These are the real, honest, unretouched faces of mental illness.

faces of mental illness

“Mental illness is the medical secret.”

Welcome to Mamamia’s art endeavour, the Voulez-Vous Project. Every week we celebrate emerging artists, designers, illustrators, creators and women who knit using their vaginas. (Kidding. Maybe.) Our aim: to help the internet become a slightly more beautiful, captivating, or thought-provoking place by making art accessible.

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Photographer Anne Betton was diagnosed with a mental illness – bipolar disorder – in 2009. In the five years since, she’s spent her career photographing others with similar illnesses and doing her best to humanise the suffering.

The words “mental illness” come with a stigma attached. It’s like most people are scared to even say it, like it’s something that must be hidden or shied away from. But it’s not. And that’s exactly what Betton wants out of her project.

The photo series came about when Betton visited a friend, Sophie, in a psychiatric hospital. She brought her camera along and soon enough, people were lining up for photos. Betton realised she and all of these people had something in common – a mental illness.

faces of mental illness
“Mental illness is the medical secret.”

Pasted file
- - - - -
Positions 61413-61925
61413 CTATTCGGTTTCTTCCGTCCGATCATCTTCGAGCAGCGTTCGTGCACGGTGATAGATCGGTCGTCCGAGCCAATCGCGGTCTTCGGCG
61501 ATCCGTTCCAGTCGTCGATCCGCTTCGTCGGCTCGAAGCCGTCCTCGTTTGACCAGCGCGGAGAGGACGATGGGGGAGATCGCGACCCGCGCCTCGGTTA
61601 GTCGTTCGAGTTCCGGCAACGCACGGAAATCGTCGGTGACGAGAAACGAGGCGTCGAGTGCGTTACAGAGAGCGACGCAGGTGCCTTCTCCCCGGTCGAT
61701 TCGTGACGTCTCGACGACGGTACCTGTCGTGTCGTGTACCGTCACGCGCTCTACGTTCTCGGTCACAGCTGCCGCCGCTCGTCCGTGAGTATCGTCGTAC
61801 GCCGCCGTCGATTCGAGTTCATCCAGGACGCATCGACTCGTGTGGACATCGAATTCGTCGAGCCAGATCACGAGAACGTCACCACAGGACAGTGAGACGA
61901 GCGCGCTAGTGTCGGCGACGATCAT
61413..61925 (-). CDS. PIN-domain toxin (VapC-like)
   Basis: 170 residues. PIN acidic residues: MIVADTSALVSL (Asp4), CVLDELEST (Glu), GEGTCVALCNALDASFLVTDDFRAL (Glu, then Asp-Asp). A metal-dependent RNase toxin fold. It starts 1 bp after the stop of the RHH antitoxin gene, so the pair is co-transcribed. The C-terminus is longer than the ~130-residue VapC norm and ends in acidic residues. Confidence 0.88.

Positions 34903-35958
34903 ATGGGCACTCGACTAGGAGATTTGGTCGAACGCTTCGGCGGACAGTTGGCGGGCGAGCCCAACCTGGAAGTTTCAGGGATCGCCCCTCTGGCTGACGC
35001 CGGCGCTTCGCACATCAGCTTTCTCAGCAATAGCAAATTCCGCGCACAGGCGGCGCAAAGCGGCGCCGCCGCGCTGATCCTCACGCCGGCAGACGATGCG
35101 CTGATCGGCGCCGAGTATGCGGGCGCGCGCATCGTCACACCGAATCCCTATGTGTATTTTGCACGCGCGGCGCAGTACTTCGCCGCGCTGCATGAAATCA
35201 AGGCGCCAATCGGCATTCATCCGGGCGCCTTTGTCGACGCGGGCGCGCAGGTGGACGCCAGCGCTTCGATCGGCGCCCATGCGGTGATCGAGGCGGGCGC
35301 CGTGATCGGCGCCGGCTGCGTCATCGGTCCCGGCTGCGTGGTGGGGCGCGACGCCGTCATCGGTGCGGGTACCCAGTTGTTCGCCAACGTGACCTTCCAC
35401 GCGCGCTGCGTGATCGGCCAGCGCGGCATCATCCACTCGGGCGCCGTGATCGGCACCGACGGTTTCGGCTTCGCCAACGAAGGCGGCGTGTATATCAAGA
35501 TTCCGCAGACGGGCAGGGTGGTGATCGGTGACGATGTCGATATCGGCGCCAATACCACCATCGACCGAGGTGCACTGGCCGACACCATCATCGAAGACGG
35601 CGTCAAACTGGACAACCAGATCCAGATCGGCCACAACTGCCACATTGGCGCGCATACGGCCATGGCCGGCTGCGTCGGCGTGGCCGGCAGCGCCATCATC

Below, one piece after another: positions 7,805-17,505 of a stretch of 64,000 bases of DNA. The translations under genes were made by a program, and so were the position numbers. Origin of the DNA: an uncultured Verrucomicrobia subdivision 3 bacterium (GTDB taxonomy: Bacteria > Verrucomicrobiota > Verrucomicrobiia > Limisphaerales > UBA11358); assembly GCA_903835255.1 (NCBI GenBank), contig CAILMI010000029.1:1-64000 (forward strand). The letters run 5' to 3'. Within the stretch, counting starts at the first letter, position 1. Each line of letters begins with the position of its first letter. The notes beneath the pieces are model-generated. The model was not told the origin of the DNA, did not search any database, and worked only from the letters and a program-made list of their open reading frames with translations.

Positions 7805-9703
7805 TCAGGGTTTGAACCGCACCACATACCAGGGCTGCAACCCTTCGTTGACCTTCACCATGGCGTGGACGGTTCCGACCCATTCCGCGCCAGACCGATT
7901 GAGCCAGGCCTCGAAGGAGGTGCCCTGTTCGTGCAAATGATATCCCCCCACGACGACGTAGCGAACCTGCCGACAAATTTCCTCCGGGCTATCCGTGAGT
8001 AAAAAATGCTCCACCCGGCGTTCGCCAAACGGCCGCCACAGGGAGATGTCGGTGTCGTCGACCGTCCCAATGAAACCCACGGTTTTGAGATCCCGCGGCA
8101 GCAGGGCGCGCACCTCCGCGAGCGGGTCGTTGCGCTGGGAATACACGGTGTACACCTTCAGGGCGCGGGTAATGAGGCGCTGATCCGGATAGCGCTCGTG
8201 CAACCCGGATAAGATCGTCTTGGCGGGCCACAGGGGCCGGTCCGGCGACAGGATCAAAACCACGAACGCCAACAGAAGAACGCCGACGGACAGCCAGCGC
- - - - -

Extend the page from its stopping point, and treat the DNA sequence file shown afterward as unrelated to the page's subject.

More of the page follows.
We chose the title together – ‘Give a face to the mental illness’ – to show to everybody we are like them, even if sometimes we struggle with cognitive problems,” Betton told Mamamia.

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Related: “Today, I stand with every woman who is honest about motherhood or mental illness”.

Betton says there was a need for a project like this because so many people that don’t personally struggle with mental illness find it difficult to understand.

“It’s the medical secret,” Betton said.

“I’m trying to show that we’re not different and that we can understand everybody, even if we don’t speak the same language.”

faces of mental illness
“I’m trying to show that we’re not different and that we can understand everybody, even if we don’t speak the same language.”

Betton says so often relationships break down because of mental illness, including her own, and she wants to show that it’s not the sufferer’s fault. It’s the illness.

Related: Osher Günsberg: ‘I didn’t just “open up” about my mental health.’

“My parents don’t see me anymore because of my mental illness,” Betton said.

“Many people cannot distinguish between a real personality and symptons. We are not responsible for our illness.”

Click through the gallery below for Betton’s work. You can find her website and make a donation by clicking here.

 

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